Fruits, vegetables and whole-grains might be an unlikely treatment for asthma according to animal studies.
Tests on mice, published in the journal Nature Medicine, showed that a high-fibre diet could reduce inflammation in the lungs.
The extra fibre changed the nutrients being absorbed from the gut, which in turn altered the immune system. The researchers argue the shift to processed foods may explain why more people are developing asthma.
The airways are more sensitive to irritation and more likely to become inflamed in people with asthma. It leads to a narrowing of the airways that make it harder to breathe.
However, a possible solution may lie in another organ, the gut, and the bacteria which live there.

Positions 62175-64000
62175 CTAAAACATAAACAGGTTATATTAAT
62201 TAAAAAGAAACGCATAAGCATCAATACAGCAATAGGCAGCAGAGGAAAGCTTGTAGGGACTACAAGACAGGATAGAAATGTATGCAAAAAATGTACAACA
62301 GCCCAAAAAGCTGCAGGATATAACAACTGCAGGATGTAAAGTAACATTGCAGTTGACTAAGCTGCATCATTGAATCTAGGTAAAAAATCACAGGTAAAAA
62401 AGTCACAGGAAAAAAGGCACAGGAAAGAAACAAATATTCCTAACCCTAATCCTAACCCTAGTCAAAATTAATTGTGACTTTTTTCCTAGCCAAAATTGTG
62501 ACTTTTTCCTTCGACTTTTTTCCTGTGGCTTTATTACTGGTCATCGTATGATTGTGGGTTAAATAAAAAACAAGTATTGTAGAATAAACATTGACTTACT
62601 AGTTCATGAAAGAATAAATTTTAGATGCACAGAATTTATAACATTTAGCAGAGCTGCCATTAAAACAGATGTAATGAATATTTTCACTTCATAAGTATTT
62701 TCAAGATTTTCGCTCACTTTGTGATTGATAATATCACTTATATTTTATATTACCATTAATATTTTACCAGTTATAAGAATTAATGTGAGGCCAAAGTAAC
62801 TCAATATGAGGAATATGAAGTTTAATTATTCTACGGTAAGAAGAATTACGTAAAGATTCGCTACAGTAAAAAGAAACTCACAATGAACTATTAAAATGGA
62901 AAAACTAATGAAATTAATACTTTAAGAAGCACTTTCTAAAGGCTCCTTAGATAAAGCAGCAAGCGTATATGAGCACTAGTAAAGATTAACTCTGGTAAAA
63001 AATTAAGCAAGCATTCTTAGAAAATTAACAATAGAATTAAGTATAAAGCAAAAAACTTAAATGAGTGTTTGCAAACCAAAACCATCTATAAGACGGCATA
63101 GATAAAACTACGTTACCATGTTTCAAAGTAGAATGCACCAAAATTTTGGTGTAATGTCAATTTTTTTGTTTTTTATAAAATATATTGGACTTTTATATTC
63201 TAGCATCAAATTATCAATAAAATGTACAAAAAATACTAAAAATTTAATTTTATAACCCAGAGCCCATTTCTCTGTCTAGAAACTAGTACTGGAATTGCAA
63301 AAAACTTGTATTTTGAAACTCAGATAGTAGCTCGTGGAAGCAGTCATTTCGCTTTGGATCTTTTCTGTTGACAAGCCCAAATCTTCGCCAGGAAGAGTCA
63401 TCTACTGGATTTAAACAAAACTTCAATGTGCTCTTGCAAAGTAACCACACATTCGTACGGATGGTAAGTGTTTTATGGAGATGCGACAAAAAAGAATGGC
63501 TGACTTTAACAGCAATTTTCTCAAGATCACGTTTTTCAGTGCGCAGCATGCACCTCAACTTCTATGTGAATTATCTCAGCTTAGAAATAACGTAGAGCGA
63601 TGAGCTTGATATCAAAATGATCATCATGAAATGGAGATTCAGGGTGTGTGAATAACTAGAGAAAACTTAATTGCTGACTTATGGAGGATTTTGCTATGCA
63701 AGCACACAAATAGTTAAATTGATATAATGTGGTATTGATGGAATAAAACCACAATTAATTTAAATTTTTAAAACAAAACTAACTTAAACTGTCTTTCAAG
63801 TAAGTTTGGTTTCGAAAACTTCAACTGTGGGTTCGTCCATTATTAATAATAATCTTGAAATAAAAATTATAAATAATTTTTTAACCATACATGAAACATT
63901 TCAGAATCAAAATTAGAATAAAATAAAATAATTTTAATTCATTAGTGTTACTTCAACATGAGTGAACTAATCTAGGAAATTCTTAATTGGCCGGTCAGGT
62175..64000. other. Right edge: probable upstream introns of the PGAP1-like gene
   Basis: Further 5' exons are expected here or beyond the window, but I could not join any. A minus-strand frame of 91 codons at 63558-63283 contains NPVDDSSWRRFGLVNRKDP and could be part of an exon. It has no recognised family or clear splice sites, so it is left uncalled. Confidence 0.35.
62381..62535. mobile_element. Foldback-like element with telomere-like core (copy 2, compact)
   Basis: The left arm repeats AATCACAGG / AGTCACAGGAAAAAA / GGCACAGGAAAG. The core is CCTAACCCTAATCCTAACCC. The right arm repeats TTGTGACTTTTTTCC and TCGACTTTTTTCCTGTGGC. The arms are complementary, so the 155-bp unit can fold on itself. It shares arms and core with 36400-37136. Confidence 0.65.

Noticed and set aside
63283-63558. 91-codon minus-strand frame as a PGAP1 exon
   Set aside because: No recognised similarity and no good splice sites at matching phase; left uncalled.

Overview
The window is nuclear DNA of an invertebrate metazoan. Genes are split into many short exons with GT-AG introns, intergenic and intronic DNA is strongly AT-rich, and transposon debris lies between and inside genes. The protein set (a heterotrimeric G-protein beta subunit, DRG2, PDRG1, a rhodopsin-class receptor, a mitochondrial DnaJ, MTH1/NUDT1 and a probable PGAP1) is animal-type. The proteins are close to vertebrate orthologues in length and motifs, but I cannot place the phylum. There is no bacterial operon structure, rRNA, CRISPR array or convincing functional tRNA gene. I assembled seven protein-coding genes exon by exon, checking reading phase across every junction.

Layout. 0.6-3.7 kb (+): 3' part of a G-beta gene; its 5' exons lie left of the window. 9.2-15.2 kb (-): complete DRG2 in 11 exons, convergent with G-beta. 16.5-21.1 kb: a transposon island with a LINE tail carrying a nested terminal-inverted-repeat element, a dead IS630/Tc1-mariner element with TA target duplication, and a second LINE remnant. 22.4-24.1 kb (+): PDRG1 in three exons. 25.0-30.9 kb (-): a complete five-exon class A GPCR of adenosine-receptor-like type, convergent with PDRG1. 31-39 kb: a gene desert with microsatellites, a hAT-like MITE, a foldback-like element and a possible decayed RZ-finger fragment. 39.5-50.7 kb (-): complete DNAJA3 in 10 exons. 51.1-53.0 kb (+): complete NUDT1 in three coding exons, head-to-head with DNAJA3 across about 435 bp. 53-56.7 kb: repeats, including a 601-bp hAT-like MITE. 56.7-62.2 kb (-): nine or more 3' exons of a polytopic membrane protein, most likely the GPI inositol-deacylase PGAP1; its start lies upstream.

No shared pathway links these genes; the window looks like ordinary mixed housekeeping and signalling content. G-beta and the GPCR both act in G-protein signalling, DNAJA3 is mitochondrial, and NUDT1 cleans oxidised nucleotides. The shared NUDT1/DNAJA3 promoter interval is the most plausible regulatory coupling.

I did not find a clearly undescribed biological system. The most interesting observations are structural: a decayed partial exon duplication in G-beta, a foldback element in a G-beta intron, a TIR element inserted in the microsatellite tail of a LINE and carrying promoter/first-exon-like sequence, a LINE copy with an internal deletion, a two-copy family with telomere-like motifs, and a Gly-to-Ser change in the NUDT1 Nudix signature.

The cells of the human body are vastly outnumbered by the trillions of microbes that live in and on it. There is growing evidence that these bacteria have a significant impact on health.
A team at the University of Lausanne in Switzerland showed that the high and low fibre diets altered the types of bacteria living in the guts of the mice.
Bacteria, which can munch on soluble fibre, the type found in fruit and vegetables, flourished on the high-fibre diet and they in turn produced more short-chain fatty acids–a type of fat, which is absorbed into the blood.
The scientists said these fatty acids acted as signals to the immune system and resulted in the lungs being more resistant to irritation.
The opposite happened in low-fibre diets and the mice became more vulnerable to asthma.
The report says a diet shift away from fibre in favour of processed foods may be causing rise in asthma.